Monadic streams

Monadic streams for reactive programming

Most.js is a toolkit for reactive programming. It helps you compose asynchronous operations on streams of values and events, e.g. WebSocket messages, DOM events, etc, and on time-varying values, e.g. the "current value" of an <input>, without many of the hazards of side effects and mutable shared state.

It features an ultra-high performance, low overhead architecture, APIs for easily creating event streams from existing sources, like DOM events, and a small but powerful set of operations for merging, filtering, transforming, and reducing event streams and time-varying values.

Here's a simple program that displays the result of adding two inputs. The result is reactive and updates whenever either input changes.

First, the HTML fragment for the inputs and a place to display the live result:

    <input class="x"> + <input class="y"> = <span class="result"></span>

Using most.js to make it reactive:

var most = require('most');
var xInput = document.querySelector('input.x');
var yInput = document.querySelector('input.y');
var resultNode = document.querySelector('.result');
exports.main = function() {
    // x represents the current value of xInput 
    var x = most.fromEvent('input', xInput).map(toNumber);
    // y represents the current value of yInput 
    var y = most.fromEvent('input', yInput).map(toNumber);
    // result is the live current value of adding x and y 
    var result = most.combine(add, x, y);
    // Observe the result value by rendering it to the resultNode 
function add(xy) {
    return x + y;
function toNumber(e) {
    return Number(;
function renderResult(result) {
    resultNode.textContent = result;

To run the example above and others using RaveJS: clone the repo into a web servable dir, cd examples/<name> && bower install, and load index.html in your browser.

npm install --save most or bower install --save most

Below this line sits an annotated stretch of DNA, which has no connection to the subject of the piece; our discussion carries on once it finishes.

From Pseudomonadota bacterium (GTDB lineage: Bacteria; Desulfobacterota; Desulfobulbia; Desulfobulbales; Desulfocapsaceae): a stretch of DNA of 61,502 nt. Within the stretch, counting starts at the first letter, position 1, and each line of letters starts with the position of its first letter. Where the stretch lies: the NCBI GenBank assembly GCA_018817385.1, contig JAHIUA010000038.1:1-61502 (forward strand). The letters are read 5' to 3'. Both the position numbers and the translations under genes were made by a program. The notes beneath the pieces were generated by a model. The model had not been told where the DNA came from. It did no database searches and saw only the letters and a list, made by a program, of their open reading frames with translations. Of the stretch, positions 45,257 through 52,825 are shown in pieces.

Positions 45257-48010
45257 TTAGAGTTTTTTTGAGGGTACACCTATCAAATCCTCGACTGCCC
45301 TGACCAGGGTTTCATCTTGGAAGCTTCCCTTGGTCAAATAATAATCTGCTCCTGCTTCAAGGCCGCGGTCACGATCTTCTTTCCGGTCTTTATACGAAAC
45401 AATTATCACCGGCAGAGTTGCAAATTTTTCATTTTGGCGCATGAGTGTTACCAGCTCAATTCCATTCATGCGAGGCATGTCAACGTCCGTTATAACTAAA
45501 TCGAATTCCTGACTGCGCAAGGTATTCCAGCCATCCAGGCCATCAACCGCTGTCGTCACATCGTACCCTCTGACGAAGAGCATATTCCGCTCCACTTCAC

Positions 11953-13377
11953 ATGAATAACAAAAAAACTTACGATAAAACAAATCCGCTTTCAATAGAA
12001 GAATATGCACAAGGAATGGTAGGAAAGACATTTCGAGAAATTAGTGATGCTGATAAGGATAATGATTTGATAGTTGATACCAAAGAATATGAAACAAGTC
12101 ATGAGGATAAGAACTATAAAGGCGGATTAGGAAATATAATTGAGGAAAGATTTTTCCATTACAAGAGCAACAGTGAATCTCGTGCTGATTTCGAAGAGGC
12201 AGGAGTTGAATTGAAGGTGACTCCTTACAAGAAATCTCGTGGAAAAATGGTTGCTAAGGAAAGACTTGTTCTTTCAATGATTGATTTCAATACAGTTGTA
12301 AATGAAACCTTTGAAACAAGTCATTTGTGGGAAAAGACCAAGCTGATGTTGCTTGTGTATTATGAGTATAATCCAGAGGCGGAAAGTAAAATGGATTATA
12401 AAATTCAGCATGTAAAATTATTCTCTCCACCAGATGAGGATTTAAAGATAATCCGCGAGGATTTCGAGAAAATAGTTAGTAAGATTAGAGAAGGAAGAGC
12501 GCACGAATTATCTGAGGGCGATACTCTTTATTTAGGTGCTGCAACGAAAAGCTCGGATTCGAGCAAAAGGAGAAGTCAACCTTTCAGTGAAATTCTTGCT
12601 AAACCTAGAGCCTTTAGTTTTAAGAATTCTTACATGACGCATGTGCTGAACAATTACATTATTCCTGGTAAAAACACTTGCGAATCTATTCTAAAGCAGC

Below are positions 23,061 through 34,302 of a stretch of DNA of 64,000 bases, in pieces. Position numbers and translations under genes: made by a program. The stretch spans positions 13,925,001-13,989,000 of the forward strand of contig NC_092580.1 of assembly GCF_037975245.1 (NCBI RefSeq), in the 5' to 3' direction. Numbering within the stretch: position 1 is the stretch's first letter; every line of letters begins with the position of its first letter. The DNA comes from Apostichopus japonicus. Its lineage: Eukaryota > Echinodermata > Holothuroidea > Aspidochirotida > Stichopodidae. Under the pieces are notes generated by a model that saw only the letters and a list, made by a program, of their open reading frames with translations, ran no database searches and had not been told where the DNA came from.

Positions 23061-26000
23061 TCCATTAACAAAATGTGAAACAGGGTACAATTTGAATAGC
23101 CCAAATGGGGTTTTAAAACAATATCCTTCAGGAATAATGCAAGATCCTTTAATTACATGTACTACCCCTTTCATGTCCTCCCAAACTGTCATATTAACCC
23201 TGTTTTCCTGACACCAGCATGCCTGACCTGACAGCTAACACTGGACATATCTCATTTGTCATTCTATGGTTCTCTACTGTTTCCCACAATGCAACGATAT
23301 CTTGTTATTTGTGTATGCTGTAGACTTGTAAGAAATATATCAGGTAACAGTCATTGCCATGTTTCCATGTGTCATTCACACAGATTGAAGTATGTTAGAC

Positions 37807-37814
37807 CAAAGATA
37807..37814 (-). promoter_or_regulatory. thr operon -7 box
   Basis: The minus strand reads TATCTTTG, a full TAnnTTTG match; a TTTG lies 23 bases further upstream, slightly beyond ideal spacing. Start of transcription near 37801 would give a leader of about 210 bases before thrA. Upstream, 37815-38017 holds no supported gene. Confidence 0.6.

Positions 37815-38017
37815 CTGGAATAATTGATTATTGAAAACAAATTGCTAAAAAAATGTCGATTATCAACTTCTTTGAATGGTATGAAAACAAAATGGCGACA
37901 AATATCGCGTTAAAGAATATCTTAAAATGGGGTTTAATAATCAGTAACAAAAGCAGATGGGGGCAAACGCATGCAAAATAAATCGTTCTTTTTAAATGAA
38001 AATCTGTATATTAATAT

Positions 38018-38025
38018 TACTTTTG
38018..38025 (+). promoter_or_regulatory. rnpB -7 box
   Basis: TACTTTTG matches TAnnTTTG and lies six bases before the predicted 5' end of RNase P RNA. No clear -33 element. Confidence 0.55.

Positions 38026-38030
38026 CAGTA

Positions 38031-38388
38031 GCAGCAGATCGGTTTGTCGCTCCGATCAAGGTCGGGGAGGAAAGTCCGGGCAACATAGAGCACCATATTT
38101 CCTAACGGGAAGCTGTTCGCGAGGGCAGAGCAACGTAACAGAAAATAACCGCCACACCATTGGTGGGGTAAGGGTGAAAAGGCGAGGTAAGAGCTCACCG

var most = require('most');

Most.js streams are compatible with Promises/A+ and ES6 Promises. They also implement Fantasy Land Monoid, Functor, Applicative, and Monad.

Promises are another elegant and powerful data structure for composing asynchronous operations. Promises and reactive streams are clearly related in that they provide tools for managing asynchrony. However, they each have their strengths.

Promises deal with single, asynchronous, immutable values and provide operations for transforming them, and provide asynchronous error handling and flow control. Event streams represent sequences of asynchronous values or values that vary over time. They provide a similar, but typically broader, set of operations.

Most.js interoperates seamlessly with ES6 and Promises/A+ promises. In fact, it even uses promises internally. For example, reducing a stream returns a promise for the final result:

// After 4 seconds, logs 10 
most.from([1, 2, 3, 4])
    .reduce(function(resulty) {
        return result + y;
    }, 0)
    .then(function(result) {

You can also create a stream from a promise:

// Logs "hello" 
    .observe(function(message) {

Conceptually, generators allow you to write a function that acts like an iterable sequence. Generators support the standard ES6 Iterator interface, so they can be iterated over using ES6 standard for of or the iterator's next() API.

Most.js interoperates with ES6 generators and iterators. For example, you can create an event stream from any ES6 iterable:

function* allTheIntegers() {
    let i=0;
    while(true) {
        yield i++;
// Log the first 100 integers 
    .observe(=> console.log(x));

You can also create an event stream from an asynchronous generator, a generator that yields promises:

function* allTheIntegers(interval) {
    let i=0;
    while(true) {
        yield delayPromise(interval, i++);
function delayPromise(msvalue) {
    return new Promise(resolve => setTimeout(() => resolve(value), ms));
// Log the first 100 integers, at 1 second intervals 
most.generate(allTheIntegers, 1000)
    .observe(=> console.log(x));